Mel Greenberg covered college and professional women’s basketball for the Philadelphia Inquirer, where he worked for 40 plus years. Greenberg pioneered national coverage of the game, including the original Top 25 women's college poll. His knowledge has earned him nicknames such as "The Guru" and "The Godfather," as well as induction into the Women's Basketball Hall of Fame in 2007.
Friday, April 24, 2015
Friday, April 17, 2015
WNBA Draft: Washington Picks Cloud Bringing Sunshine to Saint Joseph's
Sunday, April 12, 2015
Crenshaw Promoted to Succeed Andy Landers at Georgia
Assistant coach Joni Crenshaw, a member of the Georgia staff for the past four seasons, including the last three as associate head coach, has been named the Lady Bulldogs' new head coach.
Her choice was likely directed by outgoing coach Andy Landers and makes sense. It helps fans buy into continuity and the players certainly know the coach who recruited them. She has seen the success and -- this past season – what a key injury can do to wreck one.
The program considered assistants at several other schools – including Final Four teams from the most-recent tournament.
"After a national search, it became evident that Joni was the perfect person to lead our program," McGarity said. "Joni brings the intangibles that parallel success – character, experience and a tireless energy to lead our program. We are confident she will do a tremendous job leading Georgia basketball into the future."
"I am extremely honored to be the next coach at Georgia," Crenshaw said. "I want to thank President Morehead, Greg and Carla for trusting me with the program.
Crenshaw sports 13 seasons of coaching experience at the Division I level, the last seven within the Southeastern Conference.
During each of those coaching stops, Crenshaw has displayed the ability to both sign premier prospects and then help those recruits develop into highly successful players.
In the Lady Bulldogs' four signing classes since Crenshaw's arrival, Georgia's 16 scholarship newcomers arrived on campus with a combined 18 high school state titles. That group also featured seven standouts ranked among the nation's top 100 prospects and included a quartet of state Player of the Year honorees.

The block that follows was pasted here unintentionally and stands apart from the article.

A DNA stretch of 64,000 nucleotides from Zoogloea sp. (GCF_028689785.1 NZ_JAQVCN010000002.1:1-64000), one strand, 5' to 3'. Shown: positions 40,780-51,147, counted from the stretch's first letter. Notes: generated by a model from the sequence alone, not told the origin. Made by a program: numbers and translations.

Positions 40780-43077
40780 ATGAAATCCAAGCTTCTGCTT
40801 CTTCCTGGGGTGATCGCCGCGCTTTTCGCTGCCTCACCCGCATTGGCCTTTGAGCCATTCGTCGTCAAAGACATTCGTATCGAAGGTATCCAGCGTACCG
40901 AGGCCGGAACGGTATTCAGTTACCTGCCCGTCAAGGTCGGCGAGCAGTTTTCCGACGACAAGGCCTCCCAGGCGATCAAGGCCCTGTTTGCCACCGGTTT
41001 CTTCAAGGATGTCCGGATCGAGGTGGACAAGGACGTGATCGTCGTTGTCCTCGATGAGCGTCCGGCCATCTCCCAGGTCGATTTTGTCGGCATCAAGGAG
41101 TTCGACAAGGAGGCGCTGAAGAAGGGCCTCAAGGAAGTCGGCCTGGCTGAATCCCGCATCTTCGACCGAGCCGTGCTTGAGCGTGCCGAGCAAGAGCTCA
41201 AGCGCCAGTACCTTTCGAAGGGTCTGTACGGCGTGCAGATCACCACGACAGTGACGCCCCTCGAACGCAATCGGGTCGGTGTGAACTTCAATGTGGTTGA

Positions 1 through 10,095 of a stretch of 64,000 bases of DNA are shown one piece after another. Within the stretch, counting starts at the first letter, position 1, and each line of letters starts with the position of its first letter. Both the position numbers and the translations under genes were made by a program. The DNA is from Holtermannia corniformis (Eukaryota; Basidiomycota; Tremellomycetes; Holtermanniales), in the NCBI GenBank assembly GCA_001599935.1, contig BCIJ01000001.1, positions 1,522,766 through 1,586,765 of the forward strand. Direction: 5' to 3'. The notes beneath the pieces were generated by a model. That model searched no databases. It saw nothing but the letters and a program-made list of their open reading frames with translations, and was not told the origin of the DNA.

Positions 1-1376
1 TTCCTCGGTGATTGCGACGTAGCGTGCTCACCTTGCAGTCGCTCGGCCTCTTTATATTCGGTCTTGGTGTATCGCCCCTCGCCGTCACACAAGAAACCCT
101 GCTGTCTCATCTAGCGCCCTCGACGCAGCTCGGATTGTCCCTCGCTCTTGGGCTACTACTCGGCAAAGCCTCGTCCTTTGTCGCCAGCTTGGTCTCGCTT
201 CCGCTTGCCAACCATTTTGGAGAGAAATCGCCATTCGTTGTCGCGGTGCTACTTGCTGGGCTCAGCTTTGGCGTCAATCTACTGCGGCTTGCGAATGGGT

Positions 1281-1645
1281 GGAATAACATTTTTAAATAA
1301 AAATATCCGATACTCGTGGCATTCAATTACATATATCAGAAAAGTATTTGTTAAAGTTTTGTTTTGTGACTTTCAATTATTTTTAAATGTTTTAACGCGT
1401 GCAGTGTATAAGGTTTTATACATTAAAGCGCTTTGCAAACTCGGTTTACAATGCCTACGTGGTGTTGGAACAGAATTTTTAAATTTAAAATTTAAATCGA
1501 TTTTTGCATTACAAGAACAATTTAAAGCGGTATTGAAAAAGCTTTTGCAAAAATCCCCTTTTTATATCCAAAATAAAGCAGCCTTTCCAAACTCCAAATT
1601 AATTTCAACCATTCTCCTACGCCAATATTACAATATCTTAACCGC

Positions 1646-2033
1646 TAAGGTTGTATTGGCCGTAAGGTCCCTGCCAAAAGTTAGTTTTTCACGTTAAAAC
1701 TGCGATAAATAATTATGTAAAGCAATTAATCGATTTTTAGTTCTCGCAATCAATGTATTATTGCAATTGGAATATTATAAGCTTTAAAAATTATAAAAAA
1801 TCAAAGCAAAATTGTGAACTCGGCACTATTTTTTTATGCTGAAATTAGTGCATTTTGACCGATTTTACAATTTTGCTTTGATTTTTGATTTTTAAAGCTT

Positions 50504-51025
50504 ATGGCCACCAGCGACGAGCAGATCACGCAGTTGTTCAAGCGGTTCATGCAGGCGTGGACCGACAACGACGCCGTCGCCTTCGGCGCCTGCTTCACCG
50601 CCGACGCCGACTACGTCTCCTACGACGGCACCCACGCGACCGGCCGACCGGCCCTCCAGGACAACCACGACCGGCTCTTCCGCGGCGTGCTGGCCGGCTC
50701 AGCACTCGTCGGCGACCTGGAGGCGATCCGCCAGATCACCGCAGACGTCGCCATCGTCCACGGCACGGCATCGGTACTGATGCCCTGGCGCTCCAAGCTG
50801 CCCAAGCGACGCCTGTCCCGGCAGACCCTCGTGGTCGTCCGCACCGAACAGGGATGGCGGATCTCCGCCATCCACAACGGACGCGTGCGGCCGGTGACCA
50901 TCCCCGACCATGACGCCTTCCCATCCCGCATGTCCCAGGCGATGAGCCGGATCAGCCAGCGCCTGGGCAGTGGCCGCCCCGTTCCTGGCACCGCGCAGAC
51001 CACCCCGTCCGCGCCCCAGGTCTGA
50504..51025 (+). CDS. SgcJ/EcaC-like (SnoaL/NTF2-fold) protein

Crenshaw helped Alabama and LSU land Top 5 individual prospects in the classes of 2010 and 2011, respectively, and also spearheaded the Crimson Tide’s recruiting class for 2010 that ranked among the nation’s top 10.
"Georgia Basketball is in great hands," Landers said. "Coach Crenshaw is a person who has deep-rooted values and morals, which are two of the cornerstones of Georgia Basketball's success.
Crenshaw herself was a highly sought after basketball prospect. She was the 1997 Gatorade Player of the Year for Mississippi after leading Meridian High to a 67-7 record during her junior and senior seasons. She also won three state titles in track and field and was selected as the school’s Homecoming Queen.
At Alabama, Crenshaw was a significant contributor to four teams that reached post-season play – the 1998 and 1999 NCAA Tournaments and the 2000 and 2001 WNITs. She was a two-year starter and scored 716 points, grabbed 555 rebounds and blocked 103 shots, which is No. 4 among the Tide’s career leaders.
Crenshaw was a standout off the basketball court. She was recognized as one of the most influential African Americans on the Alabama campus in 2001, was named to the SEC’s Community Service team for women’s basketball in 1999, 2000 and 2001 and was awarded a post-graduate scholarship from the SEC for her community service record. She received her bachelor's degree in Education from Alabama in 2002.
And here’s a nice competition idea: She is engaged to marry Darius Taylor, an assistant coach for the South Carolina women's basketball team. Their wedding is Aug. 1.
She replaces, of course, the venerable Landers, who came to Georgia in 1979.
For our original report on his retirement: http://womhoops.blogspot.com/2015/03/mike-sirokys-sec-commentary-legendary.html
The other assistant coaches, Rob Mosely and Angie Johnson (each with three seasons) seem assured of remaining in staff.
Among the returning player are a freshman and sophomore class from this year which are a solid foundation.
Landers started playing more and more of them as the season deconstructed so all have plenty of playing time in the toughest conference is America.
The seniors will be Schacobia Barbee, Tiaria Griffin (11.4 points per game, started all 30 games), Merritt Hempe (7.5) and Marjorie Butler (4.8, started 27 games) and seldom-used Terryuana Godwin.
It was the loss of Barbee to a season-ending injury – a right leg bone break -- with nine games to go, that really doomed the season. The team leader averaged 12.4 points and 6.9 rebounds game.